"And no sneaky restoring The Last Supper, either!"

Sam Machkovech has a rather bizarre piece in The Atlantic in which he claims that patching video games to fix bugs renders them incapable of being art. He reasons:

“But in terms of buggy, incomplete games reaching the marketplace, the hobby is doing great damage to itself. When video games depend on patches, they lose all artistic potential and become broken advertisements for their future selves.”

I’m not entirely sure I follow that, but I think what he’s saying is that because video games are updated even after their release, they’re never finished and, therefore, never art.

I’m sorry, but that’s ridiculous. They’re always doing restorations of movies and paintings and such; why not for video games?

And, anyway, patches are only used to correct glitches and small errors. I don’t think anyone’s going to introduce a patch that completely alters the central artistic vision of a game. (Okay, there are mods. But modding a game to have different-looking characters and weapons is about the same as setting Macbeth  in modern-day Australia. Does that make Shakespeare not “Art”?)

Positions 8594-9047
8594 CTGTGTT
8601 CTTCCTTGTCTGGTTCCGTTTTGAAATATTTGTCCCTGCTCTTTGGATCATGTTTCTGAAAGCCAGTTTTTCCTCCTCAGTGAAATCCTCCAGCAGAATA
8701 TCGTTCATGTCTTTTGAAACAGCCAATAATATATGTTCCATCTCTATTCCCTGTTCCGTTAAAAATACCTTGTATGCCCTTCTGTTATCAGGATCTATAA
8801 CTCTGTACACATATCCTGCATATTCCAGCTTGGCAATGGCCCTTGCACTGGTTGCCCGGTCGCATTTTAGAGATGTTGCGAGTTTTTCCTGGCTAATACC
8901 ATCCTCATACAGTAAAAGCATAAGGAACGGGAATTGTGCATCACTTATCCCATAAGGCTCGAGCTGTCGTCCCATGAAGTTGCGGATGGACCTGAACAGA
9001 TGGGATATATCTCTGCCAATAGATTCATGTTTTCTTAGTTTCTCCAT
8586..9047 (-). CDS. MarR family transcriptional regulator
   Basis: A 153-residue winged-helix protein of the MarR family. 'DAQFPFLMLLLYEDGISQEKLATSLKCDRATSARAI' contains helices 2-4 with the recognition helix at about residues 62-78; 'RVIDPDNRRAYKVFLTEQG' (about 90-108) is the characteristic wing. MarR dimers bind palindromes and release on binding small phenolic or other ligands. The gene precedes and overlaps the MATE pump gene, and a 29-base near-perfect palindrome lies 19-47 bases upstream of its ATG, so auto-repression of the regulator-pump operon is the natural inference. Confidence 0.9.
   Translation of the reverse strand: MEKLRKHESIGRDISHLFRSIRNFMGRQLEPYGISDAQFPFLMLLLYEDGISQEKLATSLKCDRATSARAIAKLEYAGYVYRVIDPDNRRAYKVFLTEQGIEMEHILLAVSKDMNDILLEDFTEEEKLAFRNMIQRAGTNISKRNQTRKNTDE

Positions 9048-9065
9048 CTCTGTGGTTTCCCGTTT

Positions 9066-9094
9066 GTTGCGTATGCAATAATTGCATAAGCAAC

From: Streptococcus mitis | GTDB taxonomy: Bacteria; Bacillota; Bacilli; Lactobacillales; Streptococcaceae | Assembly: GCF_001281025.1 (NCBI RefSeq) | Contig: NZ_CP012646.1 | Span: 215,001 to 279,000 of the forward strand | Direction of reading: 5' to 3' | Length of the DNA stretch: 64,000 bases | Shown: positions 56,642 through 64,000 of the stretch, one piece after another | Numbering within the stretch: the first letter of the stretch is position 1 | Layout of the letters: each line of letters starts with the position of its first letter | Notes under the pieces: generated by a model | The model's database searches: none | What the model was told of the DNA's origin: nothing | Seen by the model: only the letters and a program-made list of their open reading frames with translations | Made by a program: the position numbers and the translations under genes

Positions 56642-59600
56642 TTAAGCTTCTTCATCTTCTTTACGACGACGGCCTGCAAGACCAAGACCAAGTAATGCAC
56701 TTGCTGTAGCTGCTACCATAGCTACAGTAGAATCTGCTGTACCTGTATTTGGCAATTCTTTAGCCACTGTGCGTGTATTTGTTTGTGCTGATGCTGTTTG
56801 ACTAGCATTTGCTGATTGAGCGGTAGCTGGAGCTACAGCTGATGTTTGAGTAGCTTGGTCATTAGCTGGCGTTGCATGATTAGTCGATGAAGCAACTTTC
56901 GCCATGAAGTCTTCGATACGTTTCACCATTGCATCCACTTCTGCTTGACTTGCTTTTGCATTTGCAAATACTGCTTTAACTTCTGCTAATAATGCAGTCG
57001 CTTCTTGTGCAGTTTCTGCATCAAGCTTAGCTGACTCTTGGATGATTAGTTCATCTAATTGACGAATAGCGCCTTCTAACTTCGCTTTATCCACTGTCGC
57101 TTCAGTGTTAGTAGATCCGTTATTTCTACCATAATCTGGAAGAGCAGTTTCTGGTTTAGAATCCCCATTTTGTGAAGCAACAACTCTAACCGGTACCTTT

1. Honestly, I don't like when paintings are "patched" If it falls to ruin, so be it. It just seems strange to mess with someone else's work.Fixing an error in a game is fine, and restoring architecture is fine.LOL, maybe I need to re-think my opinion, or at least be consistent.Perhaps you can 'patch' my comment. : )

  2. Actually, I agree with you about the paintings; I've never liked of messing with them like that either.But what the guy I linked to seemed to be saying–and correct if I'm wrong on this–is that because games get patched, they can't be art.It seems to me to be the same as saying "Well, they restored The Last Supper, so it's not art anymore."

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